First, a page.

One of the most grown-up review sites around

51,000 reviews
and more.. and still writing ...

Search MusicWeb Here



International mailing

  Founder: Len Mullenger             Senior Editor: John Quinn               Contact Seen and Heard here  

Some items
to consider


colourful imaginative harmony
Renate Eggebrecht violin

Leticia Gómez-Tagle
Chopin, Liszt, Scarlatti

Guillaume LEKEU

Book 1 Book 2 Book3
Mota The Triptych: -Website

Acte Prealable returns
with New Releases

Superior performance

Shostakovich 6&7 Nelsons

Verdi Requiem Thielemann

Marianna Henriksson
An outstanding recital

Arnold Bax
Be converted

this terrific disc

John Buckley
one of my major discoveries

François-Xavier Roth
A game-changing Mahler 3


Bryden Thomson


Vaughan Williams Concertos

RVW Orchestral


REVIEW Plain text for smartphones & printers

Support us financially by purchasing this from

Johann Sebastian BACH (1685-1750)
St John Passion (1724 version)
James Gilchrist – Evangelist
Neal Davies – Christ
Sophie Bevan – soprano arias
Iestyn Davies – alto arias
Ed Lyon – tenor arias
Roderick Williams – bass arias
The Choir of King’s College, Cambridge
Academy of Ancient Music/Stephen Cleobury
rec. live, Chapel of King’s College, Cambridge, 21-22 March 2016
KING’S COLLEGE KGS0018 SACD [54:03 + 55:20]

The week of Easter is a busy one for the King’s College Choir, much more so than Christmas. As well as their liturgical duties for the days from Maundy Thursday through to Easter Sunday, the choir normally mount one large scale Easter choral work every year. Last year it was the St John Passion, and this disc captures their live performances from Holy Week 2016.

It’s on the College’s own label, and the choir is obviously meant to be the biggest draw. In actual fact, however, they’re probably the performance’s weakest link. 2016 wasn’t a vintage year for them, and the boys sound unfocused and hollow throughout. In general, even though Bach probably used them in Leipzig, I’m not a fan of boys’ voices for this music – I much prefer the deeper artistry that adults bring – but they can have a very good impact: just listen to Edward Higginbottom’s New College, Oxford recording to hear it done well (review). They don’t work well here, unfortunately. They boys regularly stretch for the note (the legato quavers of the opening chorus aren’t taken well), and they sound almost squally in the final choruses. The turba choruses of the second part are especially iffy – listen to Wir haben keinen König den den Kaiser to see what I mean – and while the men are more often secure, even they sound a little off colour when launching the fugue of Wir haben ein Gesetz.

Elsewhere, the performance is very good. Stephen Cleobury has been conducting this work for decades, and knows what he is doing when it comes to shaping Bach’s great phrases. The orchestra respond to him very well (better than the choir!) and make a beautiful sound, the only misstep being a rather preponderant plucked sound from one of the continuo players during the tenor’s great Erwäge aria. The soloists are excellent, too. James Gilchrist seems to be the British go-to man now when it comes to singing the Evangelist, and he brings his huge experience to shaping every phrase with meaning and feeling: listen to the way he relishes the several iterations of “wärmete” (warmed) in Part One to let one example stand for many. Neal Davies is an excellent Christ, too, bringing his great dramatic experience to play, and sounding especially compelling in the dialogues with Pilate. Sophie Bevan sounds ever so slightly off colour in Zerfließe, mein Herze, but is excellent in Ich folge dir gleichfalls. Iestyn Davies is utterly magical in his two arias, especially a marvellously deep Es ist vollbracht. I’m not always keen on Ed Lyon’s voice, but he uses it to very beautiful effect in the great Erwäge aria, as well as scourging darkly in Ach, mein Sinn. More so than usual, Roderick Williams makes you wish the bass had been given more to do, and the beautiful honey of his voice is balm to the ears, even though he struggles a little to make his quavers accurate in Eilt, ihr angefochtnen Seelen.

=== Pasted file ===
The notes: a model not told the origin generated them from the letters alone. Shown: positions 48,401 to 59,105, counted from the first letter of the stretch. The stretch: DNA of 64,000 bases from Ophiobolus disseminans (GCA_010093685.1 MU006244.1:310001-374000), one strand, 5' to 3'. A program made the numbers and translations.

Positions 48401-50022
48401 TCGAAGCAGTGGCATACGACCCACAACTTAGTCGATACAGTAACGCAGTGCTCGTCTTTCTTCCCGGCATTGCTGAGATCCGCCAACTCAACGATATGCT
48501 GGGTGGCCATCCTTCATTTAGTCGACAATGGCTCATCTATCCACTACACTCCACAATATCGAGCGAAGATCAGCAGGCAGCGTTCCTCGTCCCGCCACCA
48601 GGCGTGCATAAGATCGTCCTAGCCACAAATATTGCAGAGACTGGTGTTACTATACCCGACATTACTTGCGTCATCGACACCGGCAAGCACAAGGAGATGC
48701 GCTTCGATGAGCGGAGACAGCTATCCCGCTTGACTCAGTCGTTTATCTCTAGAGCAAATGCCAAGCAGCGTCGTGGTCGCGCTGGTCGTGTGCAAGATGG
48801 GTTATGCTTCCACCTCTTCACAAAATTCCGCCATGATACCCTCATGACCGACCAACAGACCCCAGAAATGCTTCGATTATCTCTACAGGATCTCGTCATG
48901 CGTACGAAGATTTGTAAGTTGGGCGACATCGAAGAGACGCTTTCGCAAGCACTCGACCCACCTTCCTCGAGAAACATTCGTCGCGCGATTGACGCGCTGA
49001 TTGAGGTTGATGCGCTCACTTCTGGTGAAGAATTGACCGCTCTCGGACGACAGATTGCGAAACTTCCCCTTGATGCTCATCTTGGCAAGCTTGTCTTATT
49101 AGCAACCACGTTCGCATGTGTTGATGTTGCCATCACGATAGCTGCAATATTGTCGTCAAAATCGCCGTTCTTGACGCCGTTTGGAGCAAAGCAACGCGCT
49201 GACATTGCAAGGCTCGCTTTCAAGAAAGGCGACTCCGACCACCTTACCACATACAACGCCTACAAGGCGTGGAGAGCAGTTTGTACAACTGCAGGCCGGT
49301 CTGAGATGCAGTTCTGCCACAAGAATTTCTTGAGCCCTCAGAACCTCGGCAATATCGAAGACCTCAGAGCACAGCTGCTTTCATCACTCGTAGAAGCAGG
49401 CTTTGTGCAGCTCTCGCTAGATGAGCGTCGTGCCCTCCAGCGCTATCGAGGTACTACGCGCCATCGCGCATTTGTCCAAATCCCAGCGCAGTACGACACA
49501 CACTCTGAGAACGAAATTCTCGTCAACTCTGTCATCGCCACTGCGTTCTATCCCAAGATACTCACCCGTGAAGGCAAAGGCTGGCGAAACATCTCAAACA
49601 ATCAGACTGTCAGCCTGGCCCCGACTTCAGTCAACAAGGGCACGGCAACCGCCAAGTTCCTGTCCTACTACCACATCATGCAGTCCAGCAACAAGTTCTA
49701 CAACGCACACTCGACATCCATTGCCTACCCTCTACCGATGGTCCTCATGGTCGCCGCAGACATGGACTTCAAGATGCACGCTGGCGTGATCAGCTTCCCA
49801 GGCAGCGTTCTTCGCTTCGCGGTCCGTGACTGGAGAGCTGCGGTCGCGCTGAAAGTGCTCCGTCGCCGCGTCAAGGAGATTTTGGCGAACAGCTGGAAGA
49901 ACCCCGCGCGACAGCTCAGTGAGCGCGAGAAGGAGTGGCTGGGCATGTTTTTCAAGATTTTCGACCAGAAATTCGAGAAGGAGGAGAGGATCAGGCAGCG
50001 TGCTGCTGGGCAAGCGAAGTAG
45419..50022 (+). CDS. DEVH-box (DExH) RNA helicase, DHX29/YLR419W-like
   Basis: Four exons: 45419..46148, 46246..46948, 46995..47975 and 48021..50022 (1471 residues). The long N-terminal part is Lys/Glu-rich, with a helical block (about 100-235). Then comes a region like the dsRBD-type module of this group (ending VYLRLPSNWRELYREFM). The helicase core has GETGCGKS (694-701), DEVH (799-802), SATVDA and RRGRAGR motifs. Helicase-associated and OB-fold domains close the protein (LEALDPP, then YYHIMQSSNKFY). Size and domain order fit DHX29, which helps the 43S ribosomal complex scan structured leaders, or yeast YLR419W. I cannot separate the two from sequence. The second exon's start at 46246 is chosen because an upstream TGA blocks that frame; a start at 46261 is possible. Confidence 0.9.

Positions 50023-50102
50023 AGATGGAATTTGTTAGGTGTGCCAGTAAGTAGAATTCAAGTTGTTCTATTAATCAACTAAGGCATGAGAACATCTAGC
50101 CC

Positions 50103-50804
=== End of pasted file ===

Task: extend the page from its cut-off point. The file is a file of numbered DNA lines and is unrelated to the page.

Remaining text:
This is a perfectly serviceable St John Passion, and you could even argue that it’s a good entry level recording for somebody new to the work who knows the name of the choir and is drawn in by them. The low price and the inclusion of full texts and translations (something missing from the earlier, on the whole more successful recording by the choir on Brilliant Classics - review) will also help. Seasoned Bachians, however, will find better elsewhere, nearly always with adult voices. I still love Gardiner’s first recording on DG for the immediacy of its drama and the magnificence of its singing (I haven’t heard his second - review), and Masaaki Suzuki’s Japanese recording has also blazed a trail to the top (review).

Simon Thompson



We are currently offering in excess of 51,000 reviews

Advertising on

Donate and keep us afloat


New Releases

Naxos Classical

Nimbus Podcast

Obtain 10% discount

Special offer 50% off
15CDs £83 incl. postage

Musicweb sells the following labels
Acte Préalable
(THE Polish label)
Altus 10% off
Atoll 10% off
CRD 10% off
Hallé 10% off
Lyrita 10% off
Nimbus 10% off
Nimbus Alliance
Prima voce 10% off
Red Priest 10% off
Retrospective 10% off
Saydisc 10% off
Sterling 10% off

Follow us on Twitter

Subscribe to our free weekly review listing

Sample: See what you will get

Editorial Board
MusicWeb International
Founding Editor
Rob Barnett
Editor in Chief
John Quinn
Seen & Heard
Editor Emeritus
   Bill Kenny
MusicWeb Webmaster
   David Barker
Jonathan Woolf
MusicWeb Founder
   Len Mullenger